An increased number of apartment dwellers remains as one of the mega themes in speeches this year. Since the burst of the housing bubble and recession, several economic and regulatory factors are funneling a greater number of people into apartments. Just a decade ago, many would have been homeowners, but today, are renters. And they may well remain renters for a decade or more. More stringent mortgage loan underwriting, the impetus for larger down payments under the new qualified mortgage rules, and personal balance sheets marred by college loans have seen the U.S. homeownership rate drop from almost 70 percent in 2004, to 65 percent today.
These in turn have fueled greater demand, higher rents, and yes, more construction in the rental segment.
So how have apartments performed for investors? Since 2000, the average annual return (both cash flow and property value changes) has been 8.78 percent. For the 12-months ending December 2013 it was 10.03 percent.
The data for this analysis comes from the National Council of Real Estate Investment Fiduciaries (NCREIF), which is a non-profit trade association for tax-exempt investors (such as pension funds) in real estate managed by fiduciaries. NCREIF reports accurate, unbiased return metrics, with a framework in place that assures consistency over time and across investors. To read more about NCREIF click http://www.ncreif.org/index.aspx
NCREIF’s return assumptions include:
- Properties are acquired through all-cash transaction (no loans)
- Since the returns are within tax-free investments, no taxes are paid (except property taxes). There are no long-term gains taxed at the time of sale, and the investors do not depreciate the property.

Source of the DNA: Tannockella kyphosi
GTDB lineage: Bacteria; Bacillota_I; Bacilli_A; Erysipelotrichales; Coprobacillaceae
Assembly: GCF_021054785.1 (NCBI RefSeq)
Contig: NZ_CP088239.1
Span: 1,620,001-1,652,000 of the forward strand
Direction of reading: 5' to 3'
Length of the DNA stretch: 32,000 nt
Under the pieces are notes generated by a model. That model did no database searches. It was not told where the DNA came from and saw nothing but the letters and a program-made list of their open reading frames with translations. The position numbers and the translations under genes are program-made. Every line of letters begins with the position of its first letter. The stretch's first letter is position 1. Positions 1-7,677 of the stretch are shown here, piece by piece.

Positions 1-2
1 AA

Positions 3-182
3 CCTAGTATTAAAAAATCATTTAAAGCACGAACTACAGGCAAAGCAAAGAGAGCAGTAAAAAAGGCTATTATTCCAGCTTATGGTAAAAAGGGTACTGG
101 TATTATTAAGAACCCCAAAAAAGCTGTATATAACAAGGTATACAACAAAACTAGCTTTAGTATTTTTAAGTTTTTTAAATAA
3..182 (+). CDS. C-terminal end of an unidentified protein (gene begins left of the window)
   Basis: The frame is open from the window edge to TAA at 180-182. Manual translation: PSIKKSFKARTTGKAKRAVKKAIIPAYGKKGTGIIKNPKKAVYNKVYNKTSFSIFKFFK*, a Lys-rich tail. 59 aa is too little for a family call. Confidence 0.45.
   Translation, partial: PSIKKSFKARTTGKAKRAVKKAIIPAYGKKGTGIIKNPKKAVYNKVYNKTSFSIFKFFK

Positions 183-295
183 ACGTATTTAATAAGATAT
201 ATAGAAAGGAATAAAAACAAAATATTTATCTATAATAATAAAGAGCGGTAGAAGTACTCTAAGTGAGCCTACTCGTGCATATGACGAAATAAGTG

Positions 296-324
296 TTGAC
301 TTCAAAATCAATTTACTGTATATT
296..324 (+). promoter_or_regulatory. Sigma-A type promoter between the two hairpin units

- Returns are calculated quarterly and include both the net-cash flow from the property and the change in the property value. Specifically, total return is the net operating income from the property, less property management fees, plus the change in value.
For details and related questions click http://www.ncreif.org/faqsproperty.aspx
Within the NCREIF space, more than 7,000 commercial properties are tracked with a combined market value of $353.9 billion. This data series is recognized as a top proxy for U.S. commercial real estate returns and performance.
The annualized trailing 12-month apartment returns are included in the following table since 2000, and in the graph commencing 2002.
So where are returns trending in apartments? Given strong recent multifamily construction, I believe returns will generally track lower. In Washington, D.C., for example, in the 12 months ending February 2014, 1,000 jobs were added. In the same period, however, the District of Columbia issued 4,113 total permits for dwelling units (single and multifamily). As with all real estate, local interaction of supply and demand are key to performance.
The following graph shows the number of dwelling permits issued annually for five or more units since 1980.
To see building permit activity for every state and metropolitan statistical area in the country, click http://recenter.tamu.edu/data/bp/ The Real Estate Center at Texas A&M University has perhaps the easiest site to obtain building permit data in the country.
Coming up in the next blog – industrial property returns.
If any questions arise, just email back.